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A Call to Advocacy

In one of his many public lectures to engineering students and designers, former Apple, Inc. VP Don Norman (2014) called out the insensitivity in computer systems developers and designers today when it comes to user advocacy. “Efficiency and functionality aren’t the same,” proclaimed the former professor of cognitive psychology' and computer science. Norman reiterated a point he had made since the 1980s that systems designers (including interface designers) need to advocate for user needs. Designers must consider user goals, understand user expectations and behaviors, and most importantly, involve the user in the design and development process. User-centered design is born of this heuristic. In “Ethics of Engagement,” Michael Salvo (2009) highlighted the distinction between user observation and user engagement. Through his case studies, Salvo observed that user engagement invokes user-centered design through dialogic interactions and participatory' design methods. When users claim ownership and contribute directly to the actual design process, the product would result in more desirable user experience. In addition, the U.S. federal resource page Usability.gov (n.d.) stated that benefits of user-centered design also include reduced user errors, reduced developmental cost, and increased sales.

However, since technology and its design are never neutral nor objective, technical communicators have argued that user advocacy should go beyond the considerations for efficiency and satisfaction. Evidently, our field has always taken on issues of ethics and cultural ideologies to combat inequitable practices. Steven Katz’s (1992) landmark critique of the “ethic of expediency” in technical documentations has shed light on the problems with deliberative rhetoric—typically taught in college writing courses as strategies for persuasion—disguised in style, logic, and affective appeals. The obsession over proper formatting, logical presentation of information, and technical accuracy in technical communication can create a blind spot to the social and political implications of technology. Sam Dragga and Dan Voss’s (2001) study of data display and other technical illustrations showed a similar concern. Technical information tends to mask humanistic values and strip away compassion for the subject matter. To rectify, technical communicators should “adapt the technical to the human” (Dragga & Voss, 2001, p. 272). I agree and challenge technical communicators to take it upon themselves the responsibility of standing by users and being their strongest advocates.

User advocacy must include paying attention to minoritized and marginalized user communities, inviting their perspectives and contributions, and empowering their involvement in the building of technologies. A telling example can be found in the case of racist algorithms. Joy Buolamwini, while a grad student at MIT, had researched and fought against racial bias in machine learning. Noticing that facial analysis applications would not detect darker skin tones and facial structures, Buolamwini (2016) urged designers to recognize coded bias and how users can help mitigate such problematic design. Similarly, Safiya Noble (2018) in her bestselling book, Algorithm of Oppression, revealed the influences of human biases and values on technology design. Following Buolamwini and Noble’s work, Cruz Medina and Octavio Pimentel (2018) have curated in their open-access digital book, Racial Shorthand, a series of culturally relevant examples that demonstrate the erasing of non-dominant cultures through oppressive technology design. These examples showed negligence on the part of designers and communicators, and reinforced the importance of centeringjustice work in technical communication.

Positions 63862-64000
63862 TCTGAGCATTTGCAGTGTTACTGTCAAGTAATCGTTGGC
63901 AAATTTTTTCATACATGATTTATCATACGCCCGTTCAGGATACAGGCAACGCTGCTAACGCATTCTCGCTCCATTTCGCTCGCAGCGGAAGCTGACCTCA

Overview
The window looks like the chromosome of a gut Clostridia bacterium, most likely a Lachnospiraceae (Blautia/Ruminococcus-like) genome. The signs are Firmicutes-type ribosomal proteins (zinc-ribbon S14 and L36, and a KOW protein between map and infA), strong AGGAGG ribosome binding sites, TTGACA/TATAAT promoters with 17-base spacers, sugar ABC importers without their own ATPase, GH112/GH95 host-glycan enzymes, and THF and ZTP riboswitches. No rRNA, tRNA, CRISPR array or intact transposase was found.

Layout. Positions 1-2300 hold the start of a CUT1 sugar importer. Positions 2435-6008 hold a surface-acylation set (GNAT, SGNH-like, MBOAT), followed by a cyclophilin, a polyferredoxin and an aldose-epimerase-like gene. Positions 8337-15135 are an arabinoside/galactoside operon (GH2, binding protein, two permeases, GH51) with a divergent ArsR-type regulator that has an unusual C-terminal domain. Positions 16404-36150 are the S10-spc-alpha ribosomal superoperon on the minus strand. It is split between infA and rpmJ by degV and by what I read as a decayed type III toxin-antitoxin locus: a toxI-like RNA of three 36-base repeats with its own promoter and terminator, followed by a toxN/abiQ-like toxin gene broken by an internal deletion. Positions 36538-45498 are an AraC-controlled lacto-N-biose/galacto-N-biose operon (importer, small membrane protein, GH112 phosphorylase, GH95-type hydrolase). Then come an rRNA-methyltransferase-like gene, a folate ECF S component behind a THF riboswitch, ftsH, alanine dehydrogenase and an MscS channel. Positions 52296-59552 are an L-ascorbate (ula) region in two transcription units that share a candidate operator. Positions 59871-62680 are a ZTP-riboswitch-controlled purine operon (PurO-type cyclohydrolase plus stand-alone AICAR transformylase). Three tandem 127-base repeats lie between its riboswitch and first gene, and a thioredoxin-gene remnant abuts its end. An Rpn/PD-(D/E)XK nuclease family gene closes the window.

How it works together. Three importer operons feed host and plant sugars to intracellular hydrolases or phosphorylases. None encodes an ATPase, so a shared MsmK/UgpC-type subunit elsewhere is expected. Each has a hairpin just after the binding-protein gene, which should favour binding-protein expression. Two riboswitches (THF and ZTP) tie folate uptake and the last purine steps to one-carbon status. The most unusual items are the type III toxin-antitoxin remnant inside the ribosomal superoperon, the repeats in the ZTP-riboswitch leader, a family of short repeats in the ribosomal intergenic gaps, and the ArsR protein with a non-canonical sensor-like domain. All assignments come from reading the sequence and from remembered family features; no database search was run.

An oft-cited set of ethical guidelines,2 the Society for Technical Communication (STC) code of ethics states:

We seek to promote the public good in our activities. To the best of our ability, we provide truthful and accurate communications. We also dedicate ourselves to conciseness, clarity, coherence, and creativity, striving to meet the needs of those who use our products and services. We alert our clients and employers when we believe that material is ambiguous.

(Ethical principles. Society for Technical Communication, 1998)

The “public good” in this case should highlight social justice components among other principles like professionalism, honesty, and quality that make up the fabric of technical communication ethics. We need to consider our craft and invention in terms of their social impact on different stakeholders and the larger community. We must be sensitive toward the effects of our work especially to those who lack the power or autonomy to make choices. We must empathize with the real-world conditions our users experience and expand the promotion of the “public good” to include combating injustice through technical communication activities. There are exemplary cases that can teach technical communicators and user experience designers some lessons on user advocacy; the next section features three instances of user-centered social innovation that are informed by design thinking.

 
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